Monday, October 01, 2007
500 Acre Wood
This weekend I went to 500 Acre Wood, near Tunbridge Wells. Bob and I set off there in the car, attracted by its name which reminded us of those endearing creatures from a Hundred Acre Wood in the AA Milne stories.
Place names are so interesting; they can be so evocative, and so unlike the place they are actually describing. As we passed through Crowborough, staring at a map I discovered there was an area in the town called Blackness. So we set off up little streets and round bends to find the elusive Blackness in the heart of Crowborough.
However, after much twisting and turning we found ourselves on a road we could not get off, that wound down the hill and straight into Morrisons' basement carpark. We sat there, amused and befuddled. I guess you never quite know where the Blackness will take you.
500 Acre Wood was just that - not too big with trees still relatively young, only just grazing the sky, leaving ample room for the sun to streak through their leaves. Woods are perfect in Autumn, they feel like the right place to be, like going into some kind of protective womb; a shuffling, muffled silence, broken only by the occasional birdsong; full of life that slowly grows and will soon hibernate or drop its leaves.
I love the dappled darkness in there, the soft damp woodyness beneath my shoes, enclosed yet winding onwards, empty, yet full of presence. In woods I always feel like I am in a room full of silent people. I know that they are thinking and communicating to each other and to me in their own way, but no words leave them. I am well aware of the trees here. They say nothing, but speak volumes. I can't help but be in awe.
As we left the wood, we walked out onto a vista of red and green hills, their vision hazy in my eyes, adjusting as I was from darkness to daylight. We stood by a tree and looked up. There were mosquitoes dancing by a branch. I watched as they circled each other in the bright light and I felt my eyes changing, felt myself change, as the world opened its door and let me in.
I remembered then what I always seem to forget: that whatever it is that's making those mosquitos dance, is the same thing that is circulating in everything. That is still there even when the breath has left and the bones are laid to rest. That brought me here in the first place. Oh yes.
I wonder why I can't see this all the time. Why the vision leaves me often when I most would have it near. It seems an inescapable pattern embedded in my fragile human nature, this forgetting.
I've been reading a lot about St Francis lately. It's been stirring up soul in bowlfuls. This is what GK Chesterton wrote about what happened immediately after St Francis' conversion. It resonated, re-reading it after being at 500 Acre Wood.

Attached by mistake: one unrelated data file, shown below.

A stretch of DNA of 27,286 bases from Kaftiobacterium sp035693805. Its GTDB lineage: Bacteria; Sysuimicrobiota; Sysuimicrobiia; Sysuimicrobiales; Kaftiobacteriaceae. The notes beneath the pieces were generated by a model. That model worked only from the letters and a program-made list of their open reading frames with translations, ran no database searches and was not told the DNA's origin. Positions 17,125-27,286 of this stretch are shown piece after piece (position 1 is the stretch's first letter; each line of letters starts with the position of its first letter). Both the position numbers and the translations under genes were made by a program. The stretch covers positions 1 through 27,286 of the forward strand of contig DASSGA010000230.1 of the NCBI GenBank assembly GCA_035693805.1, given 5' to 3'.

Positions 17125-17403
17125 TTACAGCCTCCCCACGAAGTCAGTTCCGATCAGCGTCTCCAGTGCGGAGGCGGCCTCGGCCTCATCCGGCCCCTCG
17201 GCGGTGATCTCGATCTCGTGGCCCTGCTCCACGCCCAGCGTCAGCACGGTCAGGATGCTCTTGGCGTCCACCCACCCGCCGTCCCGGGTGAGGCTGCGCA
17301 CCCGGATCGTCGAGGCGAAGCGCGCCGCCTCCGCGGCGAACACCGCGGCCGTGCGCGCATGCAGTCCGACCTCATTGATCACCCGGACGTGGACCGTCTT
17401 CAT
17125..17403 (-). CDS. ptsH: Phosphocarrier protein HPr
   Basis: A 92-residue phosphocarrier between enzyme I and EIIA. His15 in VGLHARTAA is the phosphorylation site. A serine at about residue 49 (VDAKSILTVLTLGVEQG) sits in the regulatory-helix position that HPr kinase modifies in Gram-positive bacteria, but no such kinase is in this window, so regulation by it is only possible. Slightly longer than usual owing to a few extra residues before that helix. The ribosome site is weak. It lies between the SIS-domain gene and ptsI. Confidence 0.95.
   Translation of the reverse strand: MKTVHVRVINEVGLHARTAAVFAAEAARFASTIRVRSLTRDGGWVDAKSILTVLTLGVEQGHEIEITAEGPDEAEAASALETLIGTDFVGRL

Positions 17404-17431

He went out half-naked in his hair-shirt into the winter woods, walking the frozen ground between the frosty trees; a man without a father. He was penniless, he was parentless, he was to all appearance without a trade or a plan or a hope in the world; and as he went under the frosty trees, he suddenly burst into song.
I know that I horde life. I keep it under lock and key, lest it leave me alone and lacking. And of course, what we horde, what we think keeps us safe, keeps our very souls imprisoned. I think I know what success means, what life means, what it means to gain and what it means to lose. And I am in a sense right. But so wrong. If I could remember it was never mine in the first place, but a gift, for as long as I exist and longer. If I could know that I am never really alone, even in my loneliest days, or that success can't be measured by worldly standards, only the standard of our souls, I think I'd be a happier person.
But then, somehow it seems that we must forget in order to remember again, and keep trying to follow whatever helps that remembering. Bowing the head, clutching the beads, bending the knee, humming repetitions under our breath. Whether it is in a church or in the middle of shopping centres. Whether it's Benedict or Bukowski. Gautama or Rimbaud. Our betraying friend or our most loyal. Venerating the light. Loving the dark.
Words so easy for me to write, so hard to remember. And I am no St Francis under the frosty trees. Chesterton writes a beautiful description of St Francis' asceticism and finally, his death.
It was not a self-denial merely in the sense of self-control. It was as positive as a passion; it had all the air of being as positive as pleasure. He devoured fasting as a man devours food. He plunged after poverty as men have dug madly for gold. ..It is certain that he held onto this heroic or unnatural couse from the moment when he went forth in his hair-shirt into the wintery woods to the moment when he desired even in his death agony to lie bare upon the bare ground, to prove that he had and that he was nothing. And we can say, with almost as deep a certainty; that the stars which passed above that gaunt and wasted corpse stark upon the rocky floor had for once, in all their shining cycles round the world of labouring humanity, looked down upon a happy man.